Reviewed On: PC
Developer: Sunglight Games
Publisher: KISS ltd
Review code provided free of charge by the publisher.
If there’s one thing that you should know about videogame development it’s that you should never annoy a programmer. They are a nervous species prone to bouts of insane violence and absurd shyness in equal measure. That fact, though, doesn’t really have much to do with Game Tycoon 2, a sequel to a game I never played that was released way back in 2003. Still, it deals with videogame development, and how can I not find that interesting?
It attempts to capture a reasonable amount of the process. It’s tempting to just leap in and begin developing games in a bid to earn those big payouts, but that won’t work. First you’ll need to sign a contract or two with either a distributor or a publisher who’ll determine the type of game and the platform. There’s plenty of information you need to consider when signing a contract, such as the deadline for actually creating the game, the minimum quality level expected, the share of the profits and whether the genre and platform suit your current suite of researched or bought technology. Distribution contracts require you to package your game and order up stock on your own, but publishers obviously handle that themselves. Publisher contracts come in two forms; either you just need to submit the completed game, or you’ll need to sign, submit a concept and then put in your finished work, earning a chunk of cash at each milestone to help fund the project. At any point should you fail to uphold your side of the deal, be that through missing the deadline or not achieving a good enough quality level, you’ll be hit with a hefty contractual penalty. Naturally this system trades fun for realism; by having to adhere to contracts you frequently can’t make the titles that you want to make, and instead have to simply develop whatever the contract demands, although some of them are quite lenient, like giving you the option to forge any genre you want so long as it’s on a PC. Later on, though, you will get the option to run your own server and sell games through that, tossing aside the need to sign up with another company.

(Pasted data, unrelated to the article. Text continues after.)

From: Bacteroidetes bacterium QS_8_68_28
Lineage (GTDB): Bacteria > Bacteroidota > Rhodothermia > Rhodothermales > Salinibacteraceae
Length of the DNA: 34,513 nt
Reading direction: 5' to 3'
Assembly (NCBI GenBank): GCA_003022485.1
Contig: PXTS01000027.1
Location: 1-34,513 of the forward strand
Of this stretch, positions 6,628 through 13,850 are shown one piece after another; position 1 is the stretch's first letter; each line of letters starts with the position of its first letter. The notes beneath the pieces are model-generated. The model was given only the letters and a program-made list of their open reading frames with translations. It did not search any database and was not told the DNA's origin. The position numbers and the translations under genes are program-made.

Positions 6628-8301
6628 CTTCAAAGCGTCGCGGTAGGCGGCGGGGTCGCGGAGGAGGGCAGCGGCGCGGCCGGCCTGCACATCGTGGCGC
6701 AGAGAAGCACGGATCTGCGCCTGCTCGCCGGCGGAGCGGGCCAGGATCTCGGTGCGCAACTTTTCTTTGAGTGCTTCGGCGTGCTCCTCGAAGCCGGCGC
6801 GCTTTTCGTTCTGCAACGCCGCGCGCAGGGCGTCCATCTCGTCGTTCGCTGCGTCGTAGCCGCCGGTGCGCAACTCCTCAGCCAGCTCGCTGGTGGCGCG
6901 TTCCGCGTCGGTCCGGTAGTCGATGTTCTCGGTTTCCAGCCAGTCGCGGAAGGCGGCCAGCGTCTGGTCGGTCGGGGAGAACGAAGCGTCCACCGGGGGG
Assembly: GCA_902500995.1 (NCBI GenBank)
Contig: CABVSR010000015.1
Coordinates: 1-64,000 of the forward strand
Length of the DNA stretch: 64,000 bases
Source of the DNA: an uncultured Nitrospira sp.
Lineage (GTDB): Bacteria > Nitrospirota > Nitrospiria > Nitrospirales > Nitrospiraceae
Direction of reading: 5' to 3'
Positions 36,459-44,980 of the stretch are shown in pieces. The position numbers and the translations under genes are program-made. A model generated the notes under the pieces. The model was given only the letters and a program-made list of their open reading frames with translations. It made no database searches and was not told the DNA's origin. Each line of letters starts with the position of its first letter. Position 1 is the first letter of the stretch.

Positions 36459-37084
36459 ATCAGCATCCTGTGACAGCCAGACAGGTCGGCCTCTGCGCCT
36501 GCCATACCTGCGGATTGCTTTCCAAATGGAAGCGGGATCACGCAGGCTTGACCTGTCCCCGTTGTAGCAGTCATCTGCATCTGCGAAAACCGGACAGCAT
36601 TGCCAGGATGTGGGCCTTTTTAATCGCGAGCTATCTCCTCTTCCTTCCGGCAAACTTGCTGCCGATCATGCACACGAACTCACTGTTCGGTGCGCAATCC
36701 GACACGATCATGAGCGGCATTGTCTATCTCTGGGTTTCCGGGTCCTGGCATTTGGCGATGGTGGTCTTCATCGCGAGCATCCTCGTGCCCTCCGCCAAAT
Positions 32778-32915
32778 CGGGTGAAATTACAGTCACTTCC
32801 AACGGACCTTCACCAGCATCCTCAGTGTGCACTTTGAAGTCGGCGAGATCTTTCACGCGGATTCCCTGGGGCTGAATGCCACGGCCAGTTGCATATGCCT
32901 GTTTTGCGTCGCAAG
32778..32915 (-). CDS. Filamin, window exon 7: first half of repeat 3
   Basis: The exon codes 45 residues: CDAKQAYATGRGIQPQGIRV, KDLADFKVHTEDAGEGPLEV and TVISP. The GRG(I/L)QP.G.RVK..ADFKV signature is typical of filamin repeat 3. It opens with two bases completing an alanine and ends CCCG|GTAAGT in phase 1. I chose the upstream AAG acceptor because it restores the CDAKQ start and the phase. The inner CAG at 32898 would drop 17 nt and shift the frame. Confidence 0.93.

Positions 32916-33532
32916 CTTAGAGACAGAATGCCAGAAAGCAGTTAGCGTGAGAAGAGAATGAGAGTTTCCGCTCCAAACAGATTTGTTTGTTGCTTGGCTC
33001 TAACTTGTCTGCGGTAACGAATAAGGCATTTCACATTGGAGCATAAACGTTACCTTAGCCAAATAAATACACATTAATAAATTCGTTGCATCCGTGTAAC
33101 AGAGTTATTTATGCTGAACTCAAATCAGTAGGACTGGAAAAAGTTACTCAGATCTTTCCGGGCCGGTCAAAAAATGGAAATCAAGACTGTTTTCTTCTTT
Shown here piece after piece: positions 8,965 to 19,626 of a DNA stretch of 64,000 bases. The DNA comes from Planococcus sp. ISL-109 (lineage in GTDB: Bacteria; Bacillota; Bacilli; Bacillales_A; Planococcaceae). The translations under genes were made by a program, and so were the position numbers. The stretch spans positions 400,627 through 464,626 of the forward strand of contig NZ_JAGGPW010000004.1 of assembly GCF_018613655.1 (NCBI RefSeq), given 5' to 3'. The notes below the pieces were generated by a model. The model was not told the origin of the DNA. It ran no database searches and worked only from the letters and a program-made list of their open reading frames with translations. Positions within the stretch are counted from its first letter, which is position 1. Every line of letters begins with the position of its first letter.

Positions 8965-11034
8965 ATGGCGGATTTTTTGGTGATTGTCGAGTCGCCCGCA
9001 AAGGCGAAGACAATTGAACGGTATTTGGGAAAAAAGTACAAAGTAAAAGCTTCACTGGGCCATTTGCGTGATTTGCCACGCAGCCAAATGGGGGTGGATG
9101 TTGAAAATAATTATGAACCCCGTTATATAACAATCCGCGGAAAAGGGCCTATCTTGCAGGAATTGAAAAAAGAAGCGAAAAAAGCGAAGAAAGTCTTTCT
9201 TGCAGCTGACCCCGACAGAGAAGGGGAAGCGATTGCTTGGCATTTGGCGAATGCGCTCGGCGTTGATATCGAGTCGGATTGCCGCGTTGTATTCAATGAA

With a contract in place you’ll know what you need to get working on, and to do that you’ll need to hire some staff from the local university located on the world map. Each staff member has a few important stats; their speed and work quality, whether they’re freelance, project based or permanent employees and their salary. Once you’ve employed a team you get to control a few things, including how many hours a day they have to work and how much holiday time they get. You can also promote staff and send them off for training to improve their stats. Or you could just fire them all, I suppose.
In possession of a contract and some staff you can get around to making a game. Well, almost. You’ll need to delve into the research menu and start building up a collection of technologies that you can use to create a game, starting with things like simply text output, keyboard control and beeps, and working up to photorealistic graphics with surround sound and huge multiplayer options. These options can be added to a game on an individual basis, or you can make your own custom engine which cuts down development time and costs, but isn’t quite as flexible since you can’t hand pick which technology and feature should be added. You can even let other companies buy your engine or license it, and indeed you can buy an engine yourself if you want to get started as quickly as possible.